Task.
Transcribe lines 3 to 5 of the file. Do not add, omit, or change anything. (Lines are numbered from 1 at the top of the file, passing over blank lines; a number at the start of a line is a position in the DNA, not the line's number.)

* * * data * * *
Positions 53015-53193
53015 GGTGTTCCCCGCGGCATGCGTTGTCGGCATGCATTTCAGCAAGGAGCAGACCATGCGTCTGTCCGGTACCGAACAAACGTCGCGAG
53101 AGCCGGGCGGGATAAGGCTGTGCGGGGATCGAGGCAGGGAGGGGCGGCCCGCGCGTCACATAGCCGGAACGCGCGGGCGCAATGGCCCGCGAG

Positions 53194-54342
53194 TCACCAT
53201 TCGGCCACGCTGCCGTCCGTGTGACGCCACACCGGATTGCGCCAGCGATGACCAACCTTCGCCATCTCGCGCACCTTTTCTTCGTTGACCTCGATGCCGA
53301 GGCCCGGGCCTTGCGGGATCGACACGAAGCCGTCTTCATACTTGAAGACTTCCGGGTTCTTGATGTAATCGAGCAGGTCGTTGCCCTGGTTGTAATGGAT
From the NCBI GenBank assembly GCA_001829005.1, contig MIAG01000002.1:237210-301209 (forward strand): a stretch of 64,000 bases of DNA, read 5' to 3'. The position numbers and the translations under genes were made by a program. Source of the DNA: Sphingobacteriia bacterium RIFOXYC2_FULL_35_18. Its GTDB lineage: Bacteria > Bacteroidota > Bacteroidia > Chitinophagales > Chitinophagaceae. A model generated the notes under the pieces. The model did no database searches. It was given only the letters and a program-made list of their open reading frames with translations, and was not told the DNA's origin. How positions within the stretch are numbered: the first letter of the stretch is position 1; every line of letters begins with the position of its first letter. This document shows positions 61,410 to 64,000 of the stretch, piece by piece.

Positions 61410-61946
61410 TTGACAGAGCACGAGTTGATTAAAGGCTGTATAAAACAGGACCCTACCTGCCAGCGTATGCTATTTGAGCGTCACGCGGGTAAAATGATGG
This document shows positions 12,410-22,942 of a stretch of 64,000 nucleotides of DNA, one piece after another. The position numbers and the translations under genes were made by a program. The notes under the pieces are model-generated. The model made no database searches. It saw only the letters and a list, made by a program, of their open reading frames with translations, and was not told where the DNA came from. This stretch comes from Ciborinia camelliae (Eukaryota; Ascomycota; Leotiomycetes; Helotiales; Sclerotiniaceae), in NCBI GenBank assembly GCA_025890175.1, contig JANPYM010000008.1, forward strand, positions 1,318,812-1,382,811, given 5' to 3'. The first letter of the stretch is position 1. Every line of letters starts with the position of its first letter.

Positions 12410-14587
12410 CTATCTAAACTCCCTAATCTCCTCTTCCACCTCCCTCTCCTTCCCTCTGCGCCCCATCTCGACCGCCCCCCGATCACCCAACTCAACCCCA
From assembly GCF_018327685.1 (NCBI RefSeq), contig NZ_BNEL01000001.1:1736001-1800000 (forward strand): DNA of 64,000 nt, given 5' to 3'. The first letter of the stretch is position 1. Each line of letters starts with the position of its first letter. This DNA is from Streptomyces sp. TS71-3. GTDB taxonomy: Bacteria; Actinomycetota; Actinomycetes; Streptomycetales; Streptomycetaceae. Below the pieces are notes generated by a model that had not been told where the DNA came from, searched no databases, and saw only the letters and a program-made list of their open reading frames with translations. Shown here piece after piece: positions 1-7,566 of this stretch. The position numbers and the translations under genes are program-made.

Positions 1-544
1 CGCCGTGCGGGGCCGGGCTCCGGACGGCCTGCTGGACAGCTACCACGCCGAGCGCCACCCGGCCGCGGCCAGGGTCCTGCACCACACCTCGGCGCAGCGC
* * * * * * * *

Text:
53101 AGCCGGGCGGGATAAGGCTGTGCGGGGATCGAGGCAGGGAGGGGCGGCCCGCGCGTCACATAGCCGGAACGCGCGGGCGCAATGGCCCGCGAG

Positions 53194-54342
53194 TCACCAT